Streamside Story: Cody Hess

Jim Davis   Website

fact

Swallowtail

Swallowtail

The Oregon Swallowtail butterfly is the official state insect of Oregon and a true native of the Pacific Northwest. The Swallowtail can be seen in the lower sagebrush canyons of the Columbia River and its tributaries, including the Snake River drainage area.  Source: State Symbols USA

Latin name: Papilio oregonius

listen

Great Horned Owls and Western Screech Owls

Great Horned Owls and Western Screech Owls

fact

Young Horny Toad Lizard

Young Horny Toad Lizard

In the summer these lizards begin foraging for food as soon as their body temperature rises as the heat of the day increases. They feed on slow-moving, ground-dwelling insects. In the fall they hibernate by burying themselves in the sand.

Latin name: Phrysonoma platyrhinos

Cody Hess

Cody Hess

Over the course of that summer, Cody went on numerous overnight trips to carry out survey fieldwork. “I would go out with another intern to an area like Hampton Butte and we would use a GIS map on an iPad for navigation. As we found areas of concern, like barbed wire or a rusted out car, we’d take a photo and mark the spot on the map. We did the same for notable natural features, and brought the data back to ONDA’s GIS Specialist, Craig Miller.”  

On each day of a week-long backpacking trip around Steens Mountain, Cody’s team woke up at dawn to head out for six or seven hours of bushwhacking and surveying the area. 

“Whenever we weren’t bushwhacking,” he said, “we were relaxing by the water.” His favorite spot was a crystal clear, perfect creek running through their camp.

“There was this little creek that we would see grow as we walked west, and it ended up turning into a bigger stream that even had a beaver dam!” 

Their discovery was a great data point for Jefferson, who had been wondering how the beaver population was faring in an area that had seen extensive degradation.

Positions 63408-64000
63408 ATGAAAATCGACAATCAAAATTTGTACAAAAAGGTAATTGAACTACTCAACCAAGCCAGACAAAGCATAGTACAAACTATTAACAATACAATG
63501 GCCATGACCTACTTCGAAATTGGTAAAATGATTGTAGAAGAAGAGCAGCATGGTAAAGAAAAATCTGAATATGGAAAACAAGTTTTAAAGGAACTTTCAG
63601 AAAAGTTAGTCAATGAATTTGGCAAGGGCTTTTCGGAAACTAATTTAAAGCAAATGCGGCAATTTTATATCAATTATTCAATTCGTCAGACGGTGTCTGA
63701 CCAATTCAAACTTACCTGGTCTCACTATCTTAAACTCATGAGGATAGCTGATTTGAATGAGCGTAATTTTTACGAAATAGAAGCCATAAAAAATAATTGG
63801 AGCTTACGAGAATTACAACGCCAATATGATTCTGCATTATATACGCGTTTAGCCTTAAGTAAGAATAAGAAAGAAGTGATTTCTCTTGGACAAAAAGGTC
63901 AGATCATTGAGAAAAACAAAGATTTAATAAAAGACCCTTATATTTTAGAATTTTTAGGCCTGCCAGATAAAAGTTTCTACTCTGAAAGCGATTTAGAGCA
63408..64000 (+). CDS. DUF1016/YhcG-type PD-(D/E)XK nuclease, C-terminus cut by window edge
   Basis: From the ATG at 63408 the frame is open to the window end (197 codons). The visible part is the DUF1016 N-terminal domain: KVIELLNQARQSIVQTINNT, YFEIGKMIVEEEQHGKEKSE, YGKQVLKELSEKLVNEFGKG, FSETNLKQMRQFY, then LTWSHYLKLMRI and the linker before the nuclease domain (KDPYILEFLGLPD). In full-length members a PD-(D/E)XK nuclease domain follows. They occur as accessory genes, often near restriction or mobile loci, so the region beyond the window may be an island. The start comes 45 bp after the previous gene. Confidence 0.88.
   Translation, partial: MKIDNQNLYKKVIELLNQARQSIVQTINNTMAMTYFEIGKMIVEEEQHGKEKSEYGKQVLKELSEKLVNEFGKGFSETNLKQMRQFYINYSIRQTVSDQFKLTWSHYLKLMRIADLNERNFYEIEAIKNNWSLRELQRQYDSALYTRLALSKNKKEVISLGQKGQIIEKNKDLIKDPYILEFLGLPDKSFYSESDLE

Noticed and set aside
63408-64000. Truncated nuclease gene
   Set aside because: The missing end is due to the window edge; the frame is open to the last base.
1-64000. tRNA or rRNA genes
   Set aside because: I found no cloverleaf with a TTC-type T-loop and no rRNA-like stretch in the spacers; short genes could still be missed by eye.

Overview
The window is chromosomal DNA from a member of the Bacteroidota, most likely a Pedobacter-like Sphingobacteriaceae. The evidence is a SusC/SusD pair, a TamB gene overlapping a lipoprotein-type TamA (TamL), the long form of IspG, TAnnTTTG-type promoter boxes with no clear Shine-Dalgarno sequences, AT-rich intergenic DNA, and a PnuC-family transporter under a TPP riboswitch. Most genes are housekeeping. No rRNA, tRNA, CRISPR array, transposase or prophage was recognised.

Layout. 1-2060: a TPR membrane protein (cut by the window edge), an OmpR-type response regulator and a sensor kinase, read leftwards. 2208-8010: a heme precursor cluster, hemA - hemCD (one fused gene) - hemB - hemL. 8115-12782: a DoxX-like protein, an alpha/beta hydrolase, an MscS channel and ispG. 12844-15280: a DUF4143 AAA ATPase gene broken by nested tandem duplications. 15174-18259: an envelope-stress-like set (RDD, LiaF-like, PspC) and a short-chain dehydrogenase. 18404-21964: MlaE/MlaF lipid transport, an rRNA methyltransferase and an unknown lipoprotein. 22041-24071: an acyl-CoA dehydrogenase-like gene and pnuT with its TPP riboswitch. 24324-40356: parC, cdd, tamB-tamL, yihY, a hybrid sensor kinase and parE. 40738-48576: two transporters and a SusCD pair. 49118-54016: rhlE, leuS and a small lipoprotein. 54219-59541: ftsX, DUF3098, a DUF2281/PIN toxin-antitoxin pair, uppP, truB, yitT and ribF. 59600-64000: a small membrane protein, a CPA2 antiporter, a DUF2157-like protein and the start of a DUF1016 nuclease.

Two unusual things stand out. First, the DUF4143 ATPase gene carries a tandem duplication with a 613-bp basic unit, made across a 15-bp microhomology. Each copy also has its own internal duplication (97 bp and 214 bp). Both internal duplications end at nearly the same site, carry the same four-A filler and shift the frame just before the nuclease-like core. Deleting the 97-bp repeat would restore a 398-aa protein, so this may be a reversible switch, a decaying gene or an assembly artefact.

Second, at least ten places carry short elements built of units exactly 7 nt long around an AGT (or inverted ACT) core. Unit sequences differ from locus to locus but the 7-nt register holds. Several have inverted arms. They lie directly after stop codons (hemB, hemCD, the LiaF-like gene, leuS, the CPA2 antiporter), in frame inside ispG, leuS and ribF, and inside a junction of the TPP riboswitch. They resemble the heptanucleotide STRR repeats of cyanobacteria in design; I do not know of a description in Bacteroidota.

As an ONDA intern, Cody also explored Central Oregon in addition to his work in the remote eastern side of the state. An afternoon hanging out by Whychus Creek Falls stands out in his memories. 

“It’s an amazing spot. I can still remember how the falls sounded now and I haven’t been back since 2015.”

Cody Hess

Cody Hess

Now based in Corvallis, Oregon, Cody works in research administration for Oregon State University’s College of Agricultural Sciences. Although he’s on the other side of the Cascades, Cody has become a regular high desert visitor, with plans in the works to raft the Owyhee and visit the John Day River. 

“I was glad to see that the River Democracy Act will (hopefully) touch all parts of Oregon. It’ll be great to spend more wild and scenic time on waterways north, west, east, and south!”

Streamside Story: Cody Hess

Author: Joanna Zhang  |  Published: June 3, 2021  |  Category: Profiles “While I was out there, I didn’t see a single person, didn’t hear an airplane or truck. There was just pronghorn, and solitude really. It was the best wilderness experience I’ve had.” During summer 2015, Cody Hess took two months off from his...

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Protected: Alder Springs Project

There is no excerpt because this is a protected post.

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